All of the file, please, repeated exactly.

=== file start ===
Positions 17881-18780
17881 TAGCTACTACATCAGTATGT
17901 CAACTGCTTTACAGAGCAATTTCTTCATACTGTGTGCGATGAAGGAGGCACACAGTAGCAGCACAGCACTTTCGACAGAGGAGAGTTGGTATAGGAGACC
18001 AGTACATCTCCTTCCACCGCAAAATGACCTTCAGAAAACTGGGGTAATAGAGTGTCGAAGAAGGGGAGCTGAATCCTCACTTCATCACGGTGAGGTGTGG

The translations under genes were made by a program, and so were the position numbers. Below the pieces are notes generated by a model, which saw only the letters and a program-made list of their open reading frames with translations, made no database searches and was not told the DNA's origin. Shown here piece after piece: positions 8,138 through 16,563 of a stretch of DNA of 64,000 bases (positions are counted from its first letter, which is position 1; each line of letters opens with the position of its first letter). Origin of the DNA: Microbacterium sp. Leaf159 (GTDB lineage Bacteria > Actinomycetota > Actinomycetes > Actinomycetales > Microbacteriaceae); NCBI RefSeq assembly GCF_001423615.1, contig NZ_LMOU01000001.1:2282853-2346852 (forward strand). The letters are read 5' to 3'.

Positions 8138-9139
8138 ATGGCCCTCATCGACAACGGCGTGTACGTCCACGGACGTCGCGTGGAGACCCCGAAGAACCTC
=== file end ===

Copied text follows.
Positions 17881-18780
17881 TAGCTACTACATCAGTATGT
17901 CAACTGCTTTACAGAGCAATTTCTTCATACTGTGTGCGATGAAGGAGGCACACAGTAGCAGCACAGCACTTTCGACAGAGGAGAGTTGGTATAGGAGACC
18001 AGTACATCTCCTTCCACCGCAAAATGACCTTCAGAAAACTGGGGTAATAGAGTGTCGAAGAAGGGGAGCTGAATCCTCACTTCATCACGGTGAGGTGTGG

The translations under genes were made by a program, and so were the position numbers. Below the pieces are notes generated by a model, which saw only the letters and a program-made list of their open reading frames with translations, made no database searches and was not told the DNA's origin. Shown here piece after piece: positions 8,138 through 16,563 of a stretch of DNA of 64,000 bases (positions are counted from its first letter, which is position 1; each line of letters opens with the position of its first letter). Origin of the DNA: Microbacterium sp. Leaf159 (GTDB lineage Bacteria > Actinomycetota > Actinomycetes > Actinomycetales > Microbacteriaceae); NCBI RefSeq assembly GCF_001423615.1, contig NZ_LMOU01000001.1:2282853-2346852 (forward strand). The letters are read 5' to 3'.

Positions 8138-9139
8138 ATGGCCCTCATCGACAACGGCGTGTACGTCCACGGACGTCGCGTGGAGACCCCGAAGAACCTC